• In airline operations, "information from hundreds of sources, including sensors on board the aircraft, information coming in from the FAA, and information coming in from standard systems is sent to the 'enterprise nervous system,' and is temporarily stored in event databases. It helps to create the data, the outgoing alerts and notifications that is sent to hundreds of applications on the consuming side.... Information helps the fueling and maintenance management applications to change their schedules and so forth. By using an event based system, the turnaround time of each plane can be shortened… Fewer airplanes are needed to handle the same schedule."
  • In supply chain management systems, embedded complex event processing logic "consolidates event data that is coming in through various channels such as through email and Web services. Supply chain management system can answers questions like, 'where are the goods,' 'when are they are going to arrive,' and so forth. The events are persisted in an event database made available to customers and suppliers."

There's a good case to be made for completely automating the ability to capture and make decisions on multiple event streams coming into the core business systems, Schulte says. "For example, you can have a complex event that says, ‘this mornings sales were 30% above our daily average.' That of course is much easier to digest and act on than sending a person 500 detailed sales records, and making the person compute what happened that day manually."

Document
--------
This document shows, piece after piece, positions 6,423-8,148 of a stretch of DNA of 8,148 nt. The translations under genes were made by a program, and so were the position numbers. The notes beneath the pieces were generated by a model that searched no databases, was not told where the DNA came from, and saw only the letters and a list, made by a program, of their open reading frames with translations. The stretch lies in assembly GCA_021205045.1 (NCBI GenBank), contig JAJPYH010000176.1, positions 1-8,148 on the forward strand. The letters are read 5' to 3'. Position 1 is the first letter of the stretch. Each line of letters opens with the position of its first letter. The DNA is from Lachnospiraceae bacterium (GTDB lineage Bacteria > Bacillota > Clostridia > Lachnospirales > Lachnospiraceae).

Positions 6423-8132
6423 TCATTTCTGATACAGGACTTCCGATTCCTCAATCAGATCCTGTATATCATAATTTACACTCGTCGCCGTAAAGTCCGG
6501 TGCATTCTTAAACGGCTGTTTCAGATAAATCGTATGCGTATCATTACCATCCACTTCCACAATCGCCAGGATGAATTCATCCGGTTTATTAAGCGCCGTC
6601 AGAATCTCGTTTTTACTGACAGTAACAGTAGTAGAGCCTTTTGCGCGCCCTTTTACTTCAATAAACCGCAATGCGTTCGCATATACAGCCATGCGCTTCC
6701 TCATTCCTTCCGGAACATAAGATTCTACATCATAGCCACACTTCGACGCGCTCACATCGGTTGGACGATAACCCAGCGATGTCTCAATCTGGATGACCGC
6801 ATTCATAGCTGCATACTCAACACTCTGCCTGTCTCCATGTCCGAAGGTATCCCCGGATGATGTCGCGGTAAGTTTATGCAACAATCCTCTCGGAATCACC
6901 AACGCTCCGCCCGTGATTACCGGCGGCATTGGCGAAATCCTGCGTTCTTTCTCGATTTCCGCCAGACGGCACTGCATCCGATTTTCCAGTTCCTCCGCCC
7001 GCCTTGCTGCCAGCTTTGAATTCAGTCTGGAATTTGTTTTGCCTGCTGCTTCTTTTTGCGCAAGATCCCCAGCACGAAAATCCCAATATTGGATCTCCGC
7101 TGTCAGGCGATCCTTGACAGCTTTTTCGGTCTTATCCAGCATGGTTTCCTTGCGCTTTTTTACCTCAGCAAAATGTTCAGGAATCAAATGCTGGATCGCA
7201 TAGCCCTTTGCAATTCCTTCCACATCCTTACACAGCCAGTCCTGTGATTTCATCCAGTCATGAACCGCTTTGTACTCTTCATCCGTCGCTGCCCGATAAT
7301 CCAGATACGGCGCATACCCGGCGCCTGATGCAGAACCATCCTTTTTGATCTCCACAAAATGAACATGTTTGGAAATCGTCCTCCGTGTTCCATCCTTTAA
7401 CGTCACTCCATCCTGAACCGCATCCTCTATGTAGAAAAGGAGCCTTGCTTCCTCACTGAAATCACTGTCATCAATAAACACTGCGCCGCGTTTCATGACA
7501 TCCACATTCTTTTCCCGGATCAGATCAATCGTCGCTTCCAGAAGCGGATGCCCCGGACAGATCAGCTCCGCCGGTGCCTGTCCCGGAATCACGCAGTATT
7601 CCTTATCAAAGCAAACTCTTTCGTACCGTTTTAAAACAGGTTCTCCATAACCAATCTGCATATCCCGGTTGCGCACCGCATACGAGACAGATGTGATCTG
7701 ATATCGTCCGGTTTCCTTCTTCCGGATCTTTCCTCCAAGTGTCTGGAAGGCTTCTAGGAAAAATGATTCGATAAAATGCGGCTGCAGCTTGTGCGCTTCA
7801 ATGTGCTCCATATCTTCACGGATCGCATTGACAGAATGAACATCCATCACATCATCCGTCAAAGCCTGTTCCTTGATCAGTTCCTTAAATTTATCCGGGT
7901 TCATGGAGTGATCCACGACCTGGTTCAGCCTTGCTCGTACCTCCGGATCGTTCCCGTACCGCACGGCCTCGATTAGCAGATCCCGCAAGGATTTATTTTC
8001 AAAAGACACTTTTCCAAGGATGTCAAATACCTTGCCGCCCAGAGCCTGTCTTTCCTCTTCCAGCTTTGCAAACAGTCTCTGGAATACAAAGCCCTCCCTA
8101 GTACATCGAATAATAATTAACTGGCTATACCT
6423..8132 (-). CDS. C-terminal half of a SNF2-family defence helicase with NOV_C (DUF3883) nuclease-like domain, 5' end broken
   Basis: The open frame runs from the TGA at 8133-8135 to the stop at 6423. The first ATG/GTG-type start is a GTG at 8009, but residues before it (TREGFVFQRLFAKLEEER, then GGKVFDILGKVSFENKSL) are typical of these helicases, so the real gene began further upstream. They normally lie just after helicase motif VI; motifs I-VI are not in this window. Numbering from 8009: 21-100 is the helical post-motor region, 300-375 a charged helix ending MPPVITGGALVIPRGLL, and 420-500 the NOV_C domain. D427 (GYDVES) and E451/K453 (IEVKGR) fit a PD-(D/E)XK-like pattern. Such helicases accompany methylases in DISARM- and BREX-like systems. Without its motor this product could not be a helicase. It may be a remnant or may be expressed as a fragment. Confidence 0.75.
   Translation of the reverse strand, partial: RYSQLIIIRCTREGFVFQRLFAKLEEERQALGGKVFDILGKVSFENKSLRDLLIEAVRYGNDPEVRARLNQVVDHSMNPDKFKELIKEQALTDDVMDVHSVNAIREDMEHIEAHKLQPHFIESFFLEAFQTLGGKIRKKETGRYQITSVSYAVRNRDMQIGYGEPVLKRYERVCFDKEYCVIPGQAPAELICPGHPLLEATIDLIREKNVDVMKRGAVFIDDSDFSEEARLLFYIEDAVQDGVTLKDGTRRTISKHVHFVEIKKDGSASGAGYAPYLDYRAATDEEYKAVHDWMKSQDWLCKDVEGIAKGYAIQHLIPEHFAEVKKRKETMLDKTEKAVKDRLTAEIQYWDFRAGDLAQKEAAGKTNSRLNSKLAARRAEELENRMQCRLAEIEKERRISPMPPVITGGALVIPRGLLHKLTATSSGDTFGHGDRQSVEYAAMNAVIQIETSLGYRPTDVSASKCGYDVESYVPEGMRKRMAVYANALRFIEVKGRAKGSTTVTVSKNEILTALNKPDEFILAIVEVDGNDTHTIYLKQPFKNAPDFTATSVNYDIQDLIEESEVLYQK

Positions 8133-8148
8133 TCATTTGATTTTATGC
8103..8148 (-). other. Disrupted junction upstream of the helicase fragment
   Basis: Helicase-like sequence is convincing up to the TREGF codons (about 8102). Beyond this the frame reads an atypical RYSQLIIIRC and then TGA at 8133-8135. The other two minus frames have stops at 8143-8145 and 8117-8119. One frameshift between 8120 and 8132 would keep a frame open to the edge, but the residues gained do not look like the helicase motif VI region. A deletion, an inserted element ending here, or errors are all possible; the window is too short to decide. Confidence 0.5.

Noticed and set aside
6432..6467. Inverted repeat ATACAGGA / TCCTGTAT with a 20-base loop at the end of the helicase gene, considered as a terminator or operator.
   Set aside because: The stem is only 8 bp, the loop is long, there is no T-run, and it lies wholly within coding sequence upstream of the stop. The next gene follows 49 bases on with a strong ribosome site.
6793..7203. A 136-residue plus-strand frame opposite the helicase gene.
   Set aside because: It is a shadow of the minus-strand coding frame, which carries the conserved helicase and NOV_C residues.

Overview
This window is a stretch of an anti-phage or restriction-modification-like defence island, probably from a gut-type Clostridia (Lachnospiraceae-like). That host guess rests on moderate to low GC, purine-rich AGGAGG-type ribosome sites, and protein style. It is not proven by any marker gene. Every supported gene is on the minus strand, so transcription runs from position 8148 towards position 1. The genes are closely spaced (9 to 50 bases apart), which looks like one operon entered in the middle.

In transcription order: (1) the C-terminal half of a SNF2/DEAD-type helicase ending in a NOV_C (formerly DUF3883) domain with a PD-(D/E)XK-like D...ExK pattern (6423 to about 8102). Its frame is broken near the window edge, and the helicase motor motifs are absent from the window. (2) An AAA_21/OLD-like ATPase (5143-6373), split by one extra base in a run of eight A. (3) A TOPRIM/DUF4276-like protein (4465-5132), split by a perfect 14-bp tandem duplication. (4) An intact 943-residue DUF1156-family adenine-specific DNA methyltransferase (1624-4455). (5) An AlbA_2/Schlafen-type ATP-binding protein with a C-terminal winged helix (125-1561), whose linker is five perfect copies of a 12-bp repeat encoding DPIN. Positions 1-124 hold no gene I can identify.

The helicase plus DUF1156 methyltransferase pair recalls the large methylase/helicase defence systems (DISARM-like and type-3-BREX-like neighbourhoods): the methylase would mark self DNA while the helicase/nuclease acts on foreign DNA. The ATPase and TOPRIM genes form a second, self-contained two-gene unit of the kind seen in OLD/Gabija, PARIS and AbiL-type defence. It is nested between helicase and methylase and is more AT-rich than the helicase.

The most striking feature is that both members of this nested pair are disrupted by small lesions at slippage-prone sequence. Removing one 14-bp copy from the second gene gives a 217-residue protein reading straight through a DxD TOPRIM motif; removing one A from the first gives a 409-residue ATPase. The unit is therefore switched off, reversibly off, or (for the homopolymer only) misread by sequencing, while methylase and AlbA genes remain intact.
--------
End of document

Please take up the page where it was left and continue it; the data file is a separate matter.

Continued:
"The value of complex event processing, overall, can be summarized as improving situation awareness," Schulte said. "Simply put, that is just knowing what is going on, so you can figure out what to do." The benefits of complex event processing, Schulte said, include better decision quality, faster response times, reduced information glut, and reduced costs."

Complex event processing is the ability to act, in real time, on multiple streams of event data flowing in from different parts of the enterprise. Schulte defined a business event as a "meaningful change in a state that is something that is relevant to the business. Examples include depositing or withdrawing money from a bank, submitting a purchase order, or hiring an employee."

There is also a second term, "event object," that describes how the event is packaged for processing, typically as an XML document these days. "We have to record events using event objects so computers can receive them and do computations on those events," Schulte said.